16. Leptonia, Fries.
Pileus regular, thin, umbilicate, margin incurved when young; gills adnate or adnexed, but soon separating from the stem, and then appearing as if free; stem central, externally cartilaginous and polished; spores salmon-colour.
Leptonia, Fries, Syst. Myc., i., p. 201 (as a subgenus of Agaricus).
Allied to Nolanea, but distinguished by the umbilicate pileus having the margin incurved when young. Corresponding in structure to Collybia in the Leucosporœ. Rarely on wood; mostly in open pastures. Tints of blue or green are not uncommon in the genus.
49. Leptonia asprella, Fries, Epicr., p. 154; Massee, Brit. Fung.-Flora, ii., p. 256; Sacc., Syll. v., no. 2054.
Pileus somewhat membranaceous, convex, then expanded, umbilicate, and there more especially downy, then squamulose, sometimes glabrous (except the disc), sometimes fibrillose, hygrophanous, at first smoke-colour, or mouse-colour, then livid grey, 2 5–4cm. across; gills adnate, then separating from the stem and becoming free, rather distant, plane, equally narrowed from the stem to the margin, greyish-white, edge quite entire and of the same colour as the remainder; spores elliptical, 10–12 × 6–8 μ; stem 2.5–5cm. long, not more than 2mm. thick, equal, straight, even, glabrous, cartilaginous, hollow, livid, fuscous, green and blue mingled, & c., base with white down.
Among grass. New Zealand. Europe.
Some specimens have the pileus squamulose everywhere, some forms resemble a Nolanea; pileus hemispherical, then campanulate, disc sometimes with a minute depression, sometimes with a papilla. (Fries).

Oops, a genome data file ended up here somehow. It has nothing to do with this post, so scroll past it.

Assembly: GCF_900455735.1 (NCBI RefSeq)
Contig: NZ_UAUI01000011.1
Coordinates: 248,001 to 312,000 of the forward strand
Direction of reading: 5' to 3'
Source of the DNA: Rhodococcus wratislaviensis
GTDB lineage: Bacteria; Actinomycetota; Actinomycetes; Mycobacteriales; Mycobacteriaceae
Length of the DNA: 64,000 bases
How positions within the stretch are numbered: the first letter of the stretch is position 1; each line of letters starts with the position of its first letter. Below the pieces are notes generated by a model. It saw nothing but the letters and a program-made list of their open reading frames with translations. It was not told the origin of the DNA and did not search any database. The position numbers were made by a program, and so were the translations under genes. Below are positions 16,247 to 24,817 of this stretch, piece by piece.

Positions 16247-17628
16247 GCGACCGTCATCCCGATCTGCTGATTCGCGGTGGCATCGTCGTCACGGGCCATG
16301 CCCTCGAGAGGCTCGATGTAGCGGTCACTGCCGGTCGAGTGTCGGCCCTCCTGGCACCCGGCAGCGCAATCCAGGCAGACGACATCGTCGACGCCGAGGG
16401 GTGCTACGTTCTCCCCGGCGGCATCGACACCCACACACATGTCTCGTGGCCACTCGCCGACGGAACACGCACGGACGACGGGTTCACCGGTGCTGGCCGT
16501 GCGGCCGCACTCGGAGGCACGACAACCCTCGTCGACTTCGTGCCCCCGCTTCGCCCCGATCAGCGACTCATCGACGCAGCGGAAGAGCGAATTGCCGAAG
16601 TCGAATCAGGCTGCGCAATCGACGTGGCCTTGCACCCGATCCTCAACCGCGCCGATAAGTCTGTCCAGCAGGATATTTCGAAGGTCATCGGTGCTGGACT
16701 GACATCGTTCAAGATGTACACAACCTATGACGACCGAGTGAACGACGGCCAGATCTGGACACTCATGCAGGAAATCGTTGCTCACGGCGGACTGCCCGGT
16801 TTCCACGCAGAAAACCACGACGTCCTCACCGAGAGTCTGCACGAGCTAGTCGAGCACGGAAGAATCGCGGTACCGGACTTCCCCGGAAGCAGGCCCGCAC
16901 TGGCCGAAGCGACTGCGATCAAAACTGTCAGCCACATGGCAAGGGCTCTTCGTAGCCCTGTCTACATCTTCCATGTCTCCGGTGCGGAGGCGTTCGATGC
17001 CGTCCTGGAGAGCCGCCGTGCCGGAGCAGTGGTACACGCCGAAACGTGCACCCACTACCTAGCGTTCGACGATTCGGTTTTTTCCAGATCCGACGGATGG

50. Leptonia placida, Fries, Syst. Myc., i., p. 202 (1821); Sacc., Syll. v., no. 2920.
Pileus 2–6cm. across, flesh thin, campanulate, then convex, not striate, the blackish disc densely downy, the remainder covered with blackish fibrils or squamules on a greyish-white ground, squamules arranged concentrically when old; gills adnexed, very broad behind, not ventricose, crowded, whitish, as is also the margin; stem 5–8cm. long, 3mm. thick, equal, very rigid, having white meal at the slightly thickened apex, and with black points or squamules when seen under a lens, remainder glabrous, even, dark-blue or blackish-blue.
On trunks or on the ground. New Zealand. Europe.
Distinguished from Leptonia lampropoda by the squamulose pileus and the minute black points on the upper part of the stem.
51. Leptonia œthiops, Fries, Epicr., p. 152 (1836); Sacc., Syll. v., no. 2924.
Pileus 1.5–2.5cm. across, flesh thin, plane, then depressed, not striate, fibrillosely virgate, shining, sooty-black, not hygrophanous, but young specimens are black and shining when dry; gills adnexed or adnate, straight or ventricose, whitish, edge same colour and quite entire; stem 3–5cm. long, hardly a line thick, glabrous, blackish-brown, having black points near the top; spores irregularly nodulose, salmon-colour, 10 × 7 μ.
Among grass, on the ground. New Zealand. Europe.
Distinguished from its ally, Leptonia lampropoda, by the pileus being depressed from the firsthand the slender stem with black points at its apex.
52. Leptonia lampropoda (Agaricus (Leptonia) lampropus), Fries, Epicr., p. 152; Austr. Fung., p. 40; Sacc., Syll. v., no. 2923.
Pileus convex, then expanded, not becoming campanulate, obtuse, at length depressed, almost even when young, never striate, at length more or less squamulose, mouse-colour, or sooty-grey with a blue tinge, becoming paler but not hygrophanous, about 2–5cm. across; flesh thin; gills adnate, easily separating from the stem and appearing as if free, ventricose, white, then pale flesh-colour; spores irregularly nodulose or angular, 10–11 × 6–7 μ; stem 2–5–3–5cm. long, up to 4mm. thick, entirely cartilaginous, glabrous, even, not punctate upwards, usually bluish-violet, hollow.
Among grass, & c. Dannevirke, New Zealand. Europe, Australia.
Distinguished from several nearly allied species by the
pileus not being umbilicate and not in the least striate, and the stout stem.